One shot at a time – Program helps students document life in Black Belt
January 21, 2008
By Adam Jones
LIVINGSTON | As a child, Destynni Burrell played outside a hunting lodge near her house. She never thought much of it until she was handed a camera and told to document life in the Black Belt.
"It's been there my whole life, but when I finally looked at it, I saw something more," said the Livingston High School student.
Burrell was one of 15 students from seventh to 11th grades in Sumter County selected to participate in "Black Belt 100 lenses," a project aimed to get teenagers to think about their culture and region by taking pictures of whatever they believed showed their life and community.
An exhibit of the pictures opened last week and will be on display at the Webb Gallery at the University of West Alabama through March 1.
The exhibit shows a broad range of life in the rural county near the Mississippi border. One shows a boy getting on the school bus just after dawn. Another is a black and white capture of two abandoned antique gas pumps.
There is a picture of a family gathered around the table at Thanksgiving, the turkey ready for carving. There is a pot of field peas, some not shelled, in black and white. Another shows smiling children in the back pews of their church before or after a service.
"This is an untainted version of what the Black Belt is because chil dren don't sugar coat anything," said Felicia Jones, with the Black Belt
Community Foundation, which sponsored the project along with the University of Alabama.
Elliot Knight, the University of Alabama graduate student who helped lead the project, said each student approached the project differently. Some went out with a more artistic eye hoping to show social issues, while others took shots of potholes or run-down structures in hopes of bringing attention to their community.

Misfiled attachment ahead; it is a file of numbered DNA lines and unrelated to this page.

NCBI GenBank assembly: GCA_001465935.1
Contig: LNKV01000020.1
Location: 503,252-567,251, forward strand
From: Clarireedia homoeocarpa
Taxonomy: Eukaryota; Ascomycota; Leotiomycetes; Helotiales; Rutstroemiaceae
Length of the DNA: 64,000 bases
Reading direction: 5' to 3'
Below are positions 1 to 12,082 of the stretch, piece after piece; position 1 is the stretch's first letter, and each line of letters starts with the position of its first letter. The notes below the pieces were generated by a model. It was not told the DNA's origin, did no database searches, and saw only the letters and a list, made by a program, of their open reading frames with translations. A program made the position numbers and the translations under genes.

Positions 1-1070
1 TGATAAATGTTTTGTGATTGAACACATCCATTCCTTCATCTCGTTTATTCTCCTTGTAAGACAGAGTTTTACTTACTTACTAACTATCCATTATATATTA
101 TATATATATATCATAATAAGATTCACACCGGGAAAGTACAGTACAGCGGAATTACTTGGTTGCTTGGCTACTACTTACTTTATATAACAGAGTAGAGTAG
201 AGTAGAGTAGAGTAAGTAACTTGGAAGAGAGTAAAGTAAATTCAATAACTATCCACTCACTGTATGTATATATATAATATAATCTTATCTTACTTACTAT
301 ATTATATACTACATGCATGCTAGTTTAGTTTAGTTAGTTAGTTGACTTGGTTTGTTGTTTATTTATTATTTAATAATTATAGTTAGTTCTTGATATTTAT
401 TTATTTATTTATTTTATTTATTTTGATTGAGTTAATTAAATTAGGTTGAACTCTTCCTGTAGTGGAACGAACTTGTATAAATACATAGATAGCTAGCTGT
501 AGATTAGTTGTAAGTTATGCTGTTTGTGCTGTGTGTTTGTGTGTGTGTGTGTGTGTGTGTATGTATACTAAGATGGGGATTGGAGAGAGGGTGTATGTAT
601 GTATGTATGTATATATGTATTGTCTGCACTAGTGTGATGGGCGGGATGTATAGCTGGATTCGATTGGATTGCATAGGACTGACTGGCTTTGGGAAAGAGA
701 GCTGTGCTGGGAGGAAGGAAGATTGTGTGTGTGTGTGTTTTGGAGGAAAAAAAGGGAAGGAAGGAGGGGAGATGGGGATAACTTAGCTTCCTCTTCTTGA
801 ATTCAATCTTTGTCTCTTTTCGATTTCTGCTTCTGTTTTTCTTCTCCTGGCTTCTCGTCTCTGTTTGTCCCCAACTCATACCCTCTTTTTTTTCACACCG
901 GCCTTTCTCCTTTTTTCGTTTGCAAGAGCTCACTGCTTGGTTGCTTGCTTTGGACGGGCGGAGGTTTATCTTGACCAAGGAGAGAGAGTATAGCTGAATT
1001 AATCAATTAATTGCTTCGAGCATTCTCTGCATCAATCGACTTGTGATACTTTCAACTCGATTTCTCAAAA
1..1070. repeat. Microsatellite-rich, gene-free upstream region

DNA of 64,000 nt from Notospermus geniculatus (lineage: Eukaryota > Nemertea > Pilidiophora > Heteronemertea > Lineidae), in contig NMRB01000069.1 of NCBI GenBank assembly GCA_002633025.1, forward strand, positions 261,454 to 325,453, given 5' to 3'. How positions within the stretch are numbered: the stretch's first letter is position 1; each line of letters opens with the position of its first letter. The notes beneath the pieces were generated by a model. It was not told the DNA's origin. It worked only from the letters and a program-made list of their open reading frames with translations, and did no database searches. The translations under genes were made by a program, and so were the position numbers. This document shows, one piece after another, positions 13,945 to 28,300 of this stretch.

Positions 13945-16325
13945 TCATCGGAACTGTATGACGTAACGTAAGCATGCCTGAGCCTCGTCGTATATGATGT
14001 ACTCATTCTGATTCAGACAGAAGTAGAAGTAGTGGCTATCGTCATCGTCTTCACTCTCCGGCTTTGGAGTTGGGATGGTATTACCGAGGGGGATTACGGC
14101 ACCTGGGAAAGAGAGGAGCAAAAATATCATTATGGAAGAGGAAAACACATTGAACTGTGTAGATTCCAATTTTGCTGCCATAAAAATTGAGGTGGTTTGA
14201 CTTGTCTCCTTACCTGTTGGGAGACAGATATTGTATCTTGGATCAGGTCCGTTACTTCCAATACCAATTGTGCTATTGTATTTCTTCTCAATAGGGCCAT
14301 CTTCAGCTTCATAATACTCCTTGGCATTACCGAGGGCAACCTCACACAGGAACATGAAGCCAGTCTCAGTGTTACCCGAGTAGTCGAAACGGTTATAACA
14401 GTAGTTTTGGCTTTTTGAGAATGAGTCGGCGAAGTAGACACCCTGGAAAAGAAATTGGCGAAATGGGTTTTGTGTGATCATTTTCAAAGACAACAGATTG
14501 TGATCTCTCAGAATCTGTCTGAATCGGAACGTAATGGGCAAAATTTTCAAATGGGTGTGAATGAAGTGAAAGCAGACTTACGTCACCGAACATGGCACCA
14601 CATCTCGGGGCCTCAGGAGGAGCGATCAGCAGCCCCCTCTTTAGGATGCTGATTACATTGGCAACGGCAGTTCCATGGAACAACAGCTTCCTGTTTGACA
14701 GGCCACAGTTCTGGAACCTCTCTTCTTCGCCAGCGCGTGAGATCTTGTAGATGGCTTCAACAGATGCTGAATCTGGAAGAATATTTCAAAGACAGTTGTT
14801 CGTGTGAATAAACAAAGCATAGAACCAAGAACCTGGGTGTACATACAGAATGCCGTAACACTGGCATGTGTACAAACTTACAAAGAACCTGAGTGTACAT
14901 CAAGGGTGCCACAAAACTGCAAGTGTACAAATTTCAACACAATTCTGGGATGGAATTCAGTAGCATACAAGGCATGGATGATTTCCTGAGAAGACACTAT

For Burrell and a few others, they stuck close to home.
"I went a lot of places to take pictures, but I realized the most beautiful things are near my house," she said. "The pictures they used were just a few feet from my house."
Kate Bonner, a student at Sumter Academy, said she nearly gave up on the assignment, but was encouraged to look harder by her mom.
"I took this as an opportunity to look beyond my little world of cheerleading and sports," she said.
Students were selected through guidance counselors and English teachers, and met with Knight and Whitney Green, arts coordinator for the Black Belt Community Foundation, to go over basic photography this summer. Given point-and-shoot film cameras, the students took color photos and met again to discuss why and how they selected their photos, Knight said. They repeated the project with black and white film.
"A lot of issues start to get exposed, and a diverse group can talk about things that might not normally get talked about," Knight said.
Samory Pruitt, vice president for community affairs at UA, said the project is planned to extend to 12 Black Belt counties. When finished, he envisions an exhibit that tours the state and the photos being bound into a book.
Reach Adam Jones at firstname.lastname@example.org or 205-722-0230